Solicitor Simon McGarr
The European Court of Justice yesterday ruled that Privacy Shield, the EU-US data protection agreement, is invalid.
The case was referred by the Irish High Court after a 2015 complaint to the Data Protection Commissioner made by Austrian privacy activist Max Schrems.
Solicitor Simon McGarr, who represented Digital Rights Ireland in the early parts of Schrems case, writes:
The case resulted in a decision on two different legal mechanisms for sending personal data from the EU to the US – the EU-US Privacy Shield and the general-usage Standard Contractual Clauses.
Privacy Shield was always basically farcical and it’s an embarrassment that it was allowed to linger as long as it did.
But the Standard Contractual Clauses element of the case is where the long-term consequences are going to come into play.
Basically, now you can’t just sign a contract and have both sides promise to be good. Now, you have to look at the legal systems the parties live under to see if that contract can really be held to.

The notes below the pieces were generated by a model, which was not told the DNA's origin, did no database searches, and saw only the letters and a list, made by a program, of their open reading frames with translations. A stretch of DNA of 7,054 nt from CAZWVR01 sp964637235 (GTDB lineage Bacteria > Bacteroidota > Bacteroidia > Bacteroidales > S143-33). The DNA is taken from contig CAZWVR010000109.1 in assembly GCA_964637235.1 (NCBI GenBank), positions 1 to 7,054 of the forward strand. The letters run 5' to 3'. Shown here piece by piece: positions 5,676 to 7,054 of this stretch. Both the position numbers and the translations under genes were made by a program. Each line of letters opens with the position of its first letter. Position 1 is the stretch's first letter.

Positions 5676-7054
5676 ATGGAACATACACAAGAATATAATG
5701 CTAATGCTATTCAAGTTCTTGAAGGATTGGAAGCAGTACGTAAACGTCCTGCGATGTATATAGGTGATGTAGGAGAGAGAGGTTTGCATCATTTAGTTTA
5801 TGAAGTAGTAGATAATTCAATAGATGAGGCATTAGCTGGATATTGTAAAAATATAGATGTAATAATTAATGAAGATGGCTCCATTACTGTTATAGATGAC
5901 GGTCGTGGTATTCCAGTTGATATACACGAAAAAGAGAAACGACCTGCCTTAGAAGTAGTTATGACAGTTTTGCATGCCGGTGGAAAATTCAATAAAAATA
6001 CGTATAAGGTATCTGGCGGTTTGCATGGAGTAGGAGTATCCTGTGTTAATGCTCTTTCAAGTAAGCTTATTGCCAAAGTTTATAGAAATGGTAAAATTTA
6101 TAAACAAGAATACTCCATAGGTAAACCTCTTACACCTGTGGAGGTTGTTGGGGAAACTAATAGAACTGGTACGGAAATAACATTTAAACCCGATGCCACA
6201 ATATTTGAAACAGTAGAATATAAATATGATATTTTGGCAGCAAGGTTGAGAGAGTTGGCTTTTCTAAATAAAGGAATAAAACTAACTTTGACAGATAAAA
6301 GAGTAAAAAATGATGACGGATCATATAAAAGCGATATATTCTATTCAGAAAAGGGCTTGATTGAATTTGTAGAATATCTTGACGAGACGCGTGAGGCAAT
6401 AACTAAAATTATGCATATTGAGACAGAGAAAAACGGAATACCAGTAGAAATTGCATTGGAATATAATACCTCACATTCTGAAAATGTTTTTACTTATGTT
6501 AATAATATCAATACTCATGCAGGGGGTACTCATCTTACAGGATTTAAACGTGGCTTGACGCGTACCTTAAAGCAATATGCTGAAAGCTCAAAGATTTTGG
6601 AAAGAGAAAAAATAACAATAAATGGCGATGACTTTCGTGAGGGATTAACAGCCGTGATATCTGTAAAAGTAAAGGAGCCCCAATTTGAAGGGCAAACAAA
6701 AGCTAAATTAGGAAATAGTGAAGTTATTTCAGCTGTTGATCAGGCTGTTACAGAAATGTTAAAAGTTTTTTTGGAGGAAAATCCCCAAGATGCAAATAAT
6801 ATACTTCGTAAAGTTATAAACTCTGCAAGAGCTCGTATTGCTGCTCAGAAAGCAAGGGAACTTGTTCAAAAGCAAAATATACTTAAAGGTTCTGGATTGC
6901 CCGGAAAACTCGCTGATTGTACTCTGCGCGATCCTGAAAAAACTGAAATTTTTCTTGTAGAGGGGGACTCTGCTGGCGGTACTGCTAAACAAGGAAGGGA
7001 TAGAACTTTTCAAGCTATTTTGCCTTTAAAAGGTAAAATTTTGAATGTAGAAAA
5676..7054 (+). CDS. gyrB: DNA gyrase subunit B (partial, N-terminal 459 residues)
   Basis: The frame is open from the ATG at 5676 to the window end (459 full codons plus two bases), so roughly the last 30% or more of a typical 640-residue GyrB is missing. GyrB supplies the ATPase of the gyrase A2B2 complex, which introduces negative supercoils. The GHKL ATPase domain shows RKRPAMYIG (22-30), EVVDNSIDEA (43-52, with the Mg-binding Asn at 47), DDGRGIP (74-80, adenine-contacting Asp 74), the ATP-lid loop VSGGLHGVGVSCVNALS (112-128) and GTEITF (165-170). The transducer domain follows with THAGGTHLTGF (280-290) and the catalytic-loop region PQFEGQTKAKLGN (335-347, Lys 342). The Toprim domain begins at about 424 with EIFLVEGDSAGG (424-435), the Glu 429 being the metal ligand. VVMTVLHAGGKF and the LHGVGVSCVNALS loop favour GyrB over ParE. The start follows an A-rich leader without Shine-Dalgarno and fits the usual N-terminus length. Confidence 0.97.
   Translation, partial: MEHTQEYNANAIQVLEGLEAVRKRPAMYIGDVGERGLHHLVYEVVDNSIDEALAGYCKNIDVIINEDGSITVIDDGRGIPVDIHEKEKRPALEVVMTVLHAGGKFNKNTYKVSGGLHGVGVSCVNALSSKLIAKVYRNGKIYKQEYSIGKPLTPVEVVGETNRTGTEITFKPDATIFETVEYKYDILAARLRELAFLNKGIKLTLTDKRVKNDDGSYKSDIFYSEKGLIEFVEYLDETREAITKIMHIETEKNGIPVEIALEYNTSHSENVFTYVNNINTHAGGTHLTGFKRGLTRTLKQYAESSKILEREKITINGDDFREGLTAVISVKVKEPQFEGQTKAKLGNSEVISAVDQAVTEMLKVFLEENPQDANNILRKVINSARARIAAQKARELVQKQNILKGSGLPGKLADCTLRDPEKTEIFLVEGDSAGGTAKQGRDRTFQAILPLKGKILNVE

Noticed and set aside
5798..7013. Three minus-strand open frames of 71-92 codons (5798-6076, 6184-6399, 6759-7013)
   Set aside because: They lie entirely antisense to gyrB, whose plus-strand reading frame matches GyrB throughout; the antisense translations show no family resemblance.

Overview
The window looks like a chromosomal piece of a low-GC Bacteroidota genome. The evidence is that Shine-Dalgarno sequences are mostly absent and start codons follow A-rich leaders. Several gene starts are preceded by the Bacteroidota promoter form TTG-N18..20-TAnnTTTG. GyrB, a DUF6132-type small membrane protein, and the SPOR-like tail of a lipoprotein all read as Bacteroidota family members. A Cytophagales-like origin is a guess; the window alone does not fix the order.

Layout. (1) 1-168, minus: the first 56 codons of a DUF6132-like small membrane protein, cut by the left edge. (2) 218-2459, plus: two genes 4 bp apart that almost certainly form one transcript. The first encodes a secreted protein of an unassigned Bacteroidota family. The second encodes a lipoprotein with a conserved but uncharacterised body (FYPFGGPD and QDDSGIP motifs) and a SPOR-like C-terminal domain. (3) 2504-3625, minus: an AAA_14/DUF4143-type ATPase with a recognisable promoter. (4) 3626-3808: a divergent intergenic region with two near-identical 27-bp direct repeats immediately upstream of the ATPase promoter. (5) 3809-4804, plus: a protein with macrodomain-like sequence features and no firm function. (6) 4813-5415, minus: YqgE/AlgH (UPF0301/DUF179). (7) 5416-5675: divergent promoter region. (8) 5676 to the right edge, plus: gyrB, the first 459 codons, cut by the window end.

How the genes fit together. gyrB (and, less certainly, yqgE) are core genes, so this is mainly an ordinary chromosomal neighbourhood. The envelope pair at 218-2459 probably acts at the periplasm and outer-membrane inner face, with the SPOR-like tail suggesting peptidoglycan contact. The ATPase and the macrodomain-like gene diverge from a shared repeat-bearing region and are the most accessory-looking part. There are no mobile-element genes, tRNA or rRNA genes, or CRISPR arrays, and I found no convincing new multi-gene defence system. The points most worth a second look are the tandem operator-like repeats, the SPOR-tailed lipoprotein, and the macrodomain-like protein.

This is particularly significant for transfers of personal data to the US, which hasn’t followed the EU and a good chunk of the world in accepting that data protection is a human right, and whose hunger for mass-surveillance data from its tech companies was revealed by the Snowden revelations.
As the Irish DPC said after the ruling, utilising much of the nation’s store of understatement as they spoke, “it is clear that, in practice, the application of the SCCs transfer mechanism to transfers of personal data to the United States is now questionable.”
All of the bromides and reassurance statements coming from the US and the EU Commission during the day was the sound of losers, who had lost, not wanting to admit just how bad their loss was. [more at link below]